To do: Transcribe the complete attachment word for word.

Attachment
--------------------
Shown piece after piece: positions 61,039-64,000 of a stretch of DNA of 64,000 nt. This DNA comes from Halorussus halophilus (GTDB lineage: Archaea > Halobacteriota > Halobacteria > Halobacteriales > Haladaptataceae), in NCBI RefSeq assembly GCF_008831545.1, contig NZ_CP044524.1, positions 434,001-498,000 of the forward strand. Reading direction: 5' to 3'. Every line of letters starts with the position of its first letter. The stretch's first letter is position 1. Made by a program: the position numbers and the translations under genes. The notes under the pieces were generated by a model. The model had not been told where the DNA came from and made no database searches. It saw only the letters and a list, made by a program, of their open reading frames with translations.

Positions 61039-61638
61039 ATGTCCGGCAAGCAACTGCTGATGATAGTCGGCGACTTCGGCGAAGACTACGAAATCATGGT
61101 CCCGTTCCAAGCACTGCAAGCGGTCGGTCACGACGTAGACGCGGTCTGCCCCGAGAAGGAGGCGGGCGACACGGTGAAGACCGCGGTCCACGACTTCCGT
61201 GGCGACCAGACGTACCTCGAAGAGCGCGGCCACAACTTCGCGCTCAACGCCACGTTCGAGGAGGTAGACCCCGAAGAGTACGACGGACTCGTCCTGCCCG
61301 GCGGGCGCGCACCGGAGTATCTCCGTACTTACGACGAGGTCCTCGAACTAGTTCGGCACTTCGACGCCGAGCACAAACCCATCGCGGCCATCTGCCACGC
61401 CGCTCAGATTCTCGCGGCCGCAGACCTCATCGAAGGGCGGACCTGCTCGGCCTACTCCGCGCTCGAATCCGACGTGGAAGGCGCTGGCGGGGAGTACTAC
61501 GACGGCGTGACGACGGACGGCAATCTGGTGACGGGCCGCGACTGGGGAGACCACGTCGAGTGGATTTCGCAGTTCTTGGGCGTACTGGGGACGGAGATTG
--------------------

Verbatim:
Shown piece after piece: positions 61,039-64,000 of a stretch of DNA of 64,000 nt. This DNA comes from Halorussus halophilus (GTDB lineage: Archaea > Halobacteriota > Halobacteria > Halobacteriales > Haladaptataceae), in NCBI RefSeq assembly GCF_008831545.1, contig NZ_CP044524.1, positions 434,001-498,000 of the forward strand. Reading direction: 5' to 3'. Every line of letters starts with the position of its first letter. The stretch's first letter is position 1. Made by a program: the position numbers and the translations under genes. The notes under the pieces were generated by a model. The model had not been told where the DNA came from and made no database searches. It saw only the letters and a list, made by a program, of their open reading frames with translations.

Positions 61039-61638
61039 ATGTCCGGCAAGCAACTGCTGATGATAGTCGGCGACTTCGGCGAAGACTACGAAATCATGGT
61101 CCCGTTCCAAGCACTGCAAGCGGTCGGTCACGACGTAGACGCGGTCTGCCCCGAGAAGGAGGCGGGCGACACGGTGAAGACCGCGGTCCACGACTTCCGT
61201 GGCGACCAGACGTACCTCGAAGAGCGCGGCCACAACTTCGCGCTCAACGCCACGTTCGAGGAGGTAGACCCCGAAGAGTACGACGGACTCGTCCTGCCCG
61301 GCGGGCGCGCACCGGAGTATCTCCGTACTTACGACGAGGTCCTCGAACTAGTTCGGCACTTCGACGCCGAGCACAAACCCATCGCGGCCATCTGCCACGC
61401 CGCTCAGATTCTCGCGGCCGCAGACCTCATCGAAGGGCGGACCTGCTCGGCCTACTCCGCGCTCGAATCCGACGTGGAAGGCGCTGGCGGGGAGTACTAC
61501 GACGGCGTGACGACGGACGGCAATCTGGTGACGGGCCGCGACTGGGGAGACCACGTCGAGTGGATTTCGCAGTTCTTGGGCGTACTGGGGACGGAGATTG